News Release

Adapt the frequency of COVID-19 testing depending on transmission rate and community immunity, study finds

Peer-Reviewed Publication

University of Texas at Austin

Illustration of data and modeling impact on COVID-19 spread

image: Infectious disease researchers at The University of Texas at Austin have developed a new model that tailors rapid testing recommendations to new variants and likely immunity levels in a community. view more 

Credit: The University of Texas at Austin

AUSTIN, Texas – Expanding rapid testing stands out as an affordable way to help mitigate risks associated with COVID-19 and emerging variants. Infectious disease researchers at The University of Texas at Austin have developed a new model that tailors testing recommendations to new variants and likely immunity levels in a community, offering a new strategy as public health leaders seek a way out of a pandemic that has so far thwarted the best efforts to end its spread. It is the first study to identify optimal levels of testing in a partially immunized population.

Analysis from the UT Covid-19 Modeling Consortium, published in The Lancet Regional Health – Americas, describes cost-effective testing for people without symptoms and recommends isolation strategies to help policymakers safeguard against COVID-19 resurgences linked to new variants. A prior study from the team published in The Lancet Public Health provided optimal testing strategies for a fully unvaccinated population.

"As COVID-19 continues to evolve and cause waves of infections worldwide, rapid testing is an economic strategy for slowing spread and saving lives. Our study helps decision makers determine whether and how often to test,” said Lauren Ancel Meyers, director of the consortium and a professor of integrative biology and statistics and data sciences at UT Austin. “Frequent testing is recommended when the virus is spreading rapidly in a population with low levels of immunity."

The consortium developed a multiscale model that uses how much the virus is circulating in a local population, how much of the population is immunized against COVID-19, and other factors to determine how often people without symptoms should be tested in order to help reduce the spread of the virus.

The study recommends a staged strategy that tracks the changing risks as new variants emerge and subside. If a rapidly spreading variant emerges in a partially immunized population, the researchers recommend testing everyone at least once per week combined with a 10-day isolation of people who test positive and their households. As the level of immunity increases in a population, testing can be rolled back to once per month and eventually suspended. For example, for a variant as infectious and immune-evasive as omicron, daily testing is advised until 70% of the population is immunized against the variant, followed by monthly testing until 80% are immunized.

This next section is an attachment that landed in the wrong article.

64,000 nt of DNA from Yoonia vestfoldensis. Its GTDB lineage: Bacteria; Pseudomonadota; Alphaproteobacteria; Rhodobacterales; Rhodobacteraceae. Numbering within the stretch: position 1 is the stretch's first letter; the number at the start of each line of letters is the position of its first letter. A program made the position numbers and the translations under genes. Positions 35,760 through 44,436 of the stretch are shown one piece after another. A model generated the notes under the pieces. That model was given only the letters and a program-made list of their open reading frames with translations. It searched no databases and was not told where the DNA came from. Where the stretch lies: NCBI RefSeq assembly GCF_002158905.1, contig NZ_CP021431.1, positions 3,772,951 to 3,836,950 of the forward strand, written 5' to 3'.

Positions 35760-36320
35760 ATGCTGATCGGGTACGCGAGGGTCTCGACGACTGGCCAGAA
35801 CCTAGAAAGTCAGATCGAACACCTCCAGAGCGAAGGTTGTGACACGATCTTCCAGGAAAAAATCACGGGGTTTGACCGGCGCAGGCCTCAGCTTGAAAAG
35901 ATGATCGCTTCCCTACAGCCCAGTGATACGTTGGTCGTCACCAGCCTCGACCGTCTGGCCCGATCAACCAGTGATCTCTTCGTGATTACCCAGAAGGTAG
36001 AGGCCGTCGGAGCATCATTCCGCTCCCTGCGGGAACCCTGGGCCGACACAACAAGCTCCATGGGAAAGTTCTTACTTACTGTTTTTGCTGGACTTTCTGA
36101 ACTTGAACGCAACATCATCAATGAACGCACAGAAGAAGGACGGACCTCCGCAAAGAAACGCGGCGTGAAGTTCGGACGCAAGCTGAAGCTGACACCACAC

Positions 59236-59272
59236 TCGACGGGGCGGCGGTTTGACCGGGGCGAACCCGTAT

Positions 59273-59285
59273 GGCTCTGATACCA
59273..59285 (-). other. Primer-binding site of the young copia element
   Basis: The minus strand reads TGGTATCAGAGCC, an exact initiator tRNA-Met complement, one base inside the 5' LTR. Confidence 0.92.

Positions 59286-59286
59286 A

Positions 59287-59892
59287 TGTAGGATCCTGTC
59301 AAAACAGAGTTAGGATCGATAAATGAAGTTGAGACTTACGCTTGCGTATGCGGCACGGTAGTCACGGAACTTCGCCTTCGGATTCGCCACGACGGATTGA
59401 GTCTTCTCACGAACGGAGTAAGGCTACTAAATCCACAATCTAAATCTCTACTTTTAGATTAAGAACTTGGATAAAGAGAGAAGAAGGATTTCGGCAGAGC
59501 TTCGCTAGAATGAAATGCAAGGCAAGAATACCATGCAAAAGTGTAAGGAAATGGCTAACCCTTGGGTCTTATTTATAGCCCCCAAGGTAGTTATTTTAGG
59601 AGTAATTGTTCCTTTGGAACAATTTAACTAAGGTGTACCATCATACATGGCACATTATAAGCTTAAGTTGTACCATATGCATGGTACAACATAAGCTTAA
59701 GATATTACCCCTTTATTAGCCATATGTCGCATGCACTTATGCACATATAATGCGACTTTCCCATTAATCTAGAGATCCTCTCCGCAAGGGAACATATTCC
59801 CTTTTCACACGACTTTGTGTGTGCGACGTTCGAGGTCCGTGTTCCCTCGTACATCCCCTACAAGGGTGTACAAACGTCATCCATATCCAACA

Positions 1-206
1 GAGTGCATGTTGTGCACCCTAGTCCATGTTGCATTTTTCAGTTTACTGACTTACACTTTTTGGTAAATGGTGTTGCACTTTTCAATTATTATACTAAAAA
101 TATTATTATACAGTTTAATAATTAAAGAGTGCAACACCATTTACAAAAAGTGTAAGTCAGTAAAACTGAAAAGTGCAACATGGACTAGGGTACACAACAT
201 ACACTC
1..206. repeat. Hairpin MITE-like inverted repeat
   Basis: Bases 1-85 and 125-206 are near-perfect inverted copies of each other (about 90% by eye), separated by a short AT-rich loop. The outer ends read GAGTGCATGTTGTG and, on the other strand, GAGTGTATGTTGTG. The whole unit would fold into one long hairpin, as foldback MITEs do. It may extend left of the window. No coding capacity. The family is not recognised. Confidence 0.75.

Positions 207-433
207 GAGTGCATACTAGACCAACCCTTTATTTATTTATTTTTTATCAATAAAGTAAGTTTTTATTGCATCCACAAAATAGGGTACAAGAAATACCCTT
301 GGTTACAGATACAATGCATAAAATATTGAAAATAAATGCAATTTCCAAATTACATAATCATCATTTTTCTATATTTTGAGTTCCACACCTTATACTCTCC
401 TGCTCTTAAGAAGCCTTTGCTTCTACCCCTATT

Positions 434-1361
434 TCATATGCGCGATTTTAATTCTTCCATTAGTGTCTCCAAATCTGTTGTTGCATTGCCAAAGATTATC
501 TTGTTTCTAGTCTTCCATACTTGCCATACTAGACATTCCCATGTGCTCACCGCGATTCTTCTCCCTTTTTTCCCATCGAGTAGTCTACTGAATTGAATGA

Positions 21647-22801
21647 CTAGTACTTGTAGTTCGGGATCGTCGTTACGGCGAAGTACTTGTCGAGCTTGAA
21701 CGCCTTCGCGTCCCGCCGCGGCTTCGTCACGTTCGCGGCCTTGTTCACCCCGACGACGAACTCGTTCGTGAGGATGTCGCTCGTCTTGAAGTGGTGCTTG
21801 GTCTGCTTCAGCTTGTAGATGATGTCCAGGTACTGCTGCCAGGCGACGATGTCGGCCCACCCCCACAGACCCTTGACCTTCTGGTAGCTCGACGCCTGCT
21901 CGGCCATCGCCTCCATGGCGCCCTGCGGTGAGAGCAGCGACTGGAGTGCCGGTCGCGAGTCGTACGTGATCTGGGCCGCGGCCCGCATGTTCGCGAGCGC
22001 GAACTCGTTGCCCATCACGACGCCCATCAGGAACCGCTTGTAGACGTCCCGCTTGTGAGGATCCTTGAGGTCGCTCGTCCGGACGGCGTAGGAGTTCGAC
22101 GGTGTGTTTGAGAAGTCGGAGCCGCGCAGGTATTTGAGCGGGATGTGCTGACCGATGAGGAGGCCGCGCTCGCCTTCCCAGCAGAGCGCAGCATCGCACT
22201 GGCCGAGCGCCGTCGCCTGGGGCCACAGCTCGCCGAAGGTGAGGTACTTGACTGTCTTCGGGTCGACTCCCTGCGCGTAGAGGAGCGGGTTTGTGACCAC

The U.S. may face future waves of transmission caused by vaccine-evasive variants. The study suggests that proactive testing will remain a cost-effective strategy for reducing risks and avoiding burdensome restrictions as new threats arise. The recommended testing strategies balance the costs associated with administering tests and missing school or work during isolation with the benefits of preventing COVID-19 hospitalizations and deaths.

"As COVID-19 continues to evolve, so does our arsenal of effective countermeasures. Our research shows that mass use of rapid tests coupled with voluntary isolation and household quarantine can be both life saving and cost saving, if tailored to local risks," Meyers said. “Now is the time to prepare for yet unknown COVID-19 variants and future pandemics. Proactive testing and isolation can be key to keeping schools and businesses open while preventing overwhelming surges in our hospitals.”

Co-corresponding authors are Zhanwei Du, previously of Meyer’s lab, Yan Bai of The University of Hong Kong and Lin Wang of the University of Cambridge. Other authors are Xutong Wang of The University of Texas at Austin; Abhishek Pandey, Meagan Fitzpatrick and Alison P. Galvani of Yale School of Public Health; Matteo Chinazzi, Ana Pastore y Piontti and Alessandro Vespignani of Northeastern University; Nathaniel Hupert of Weill Cornell Medicine and Cornell Institute for Disease and Disaster Preparedness; Michael Lachmann of Santa Fe Institute; and Benjamin J. Cowling of Hong Kong University. Meyers is the Cooley Centennial Professor of Integrative Biology and Statistics & Data Sciences at The University of Texas at Austin.

The research was supported by the National Institutes of Health, Centers for Disease Control and Prevention, HK Innovation and Technology Commission, China National Natural Science Foundation, European Research Council and EPSRC Impact Acceleration Grant.

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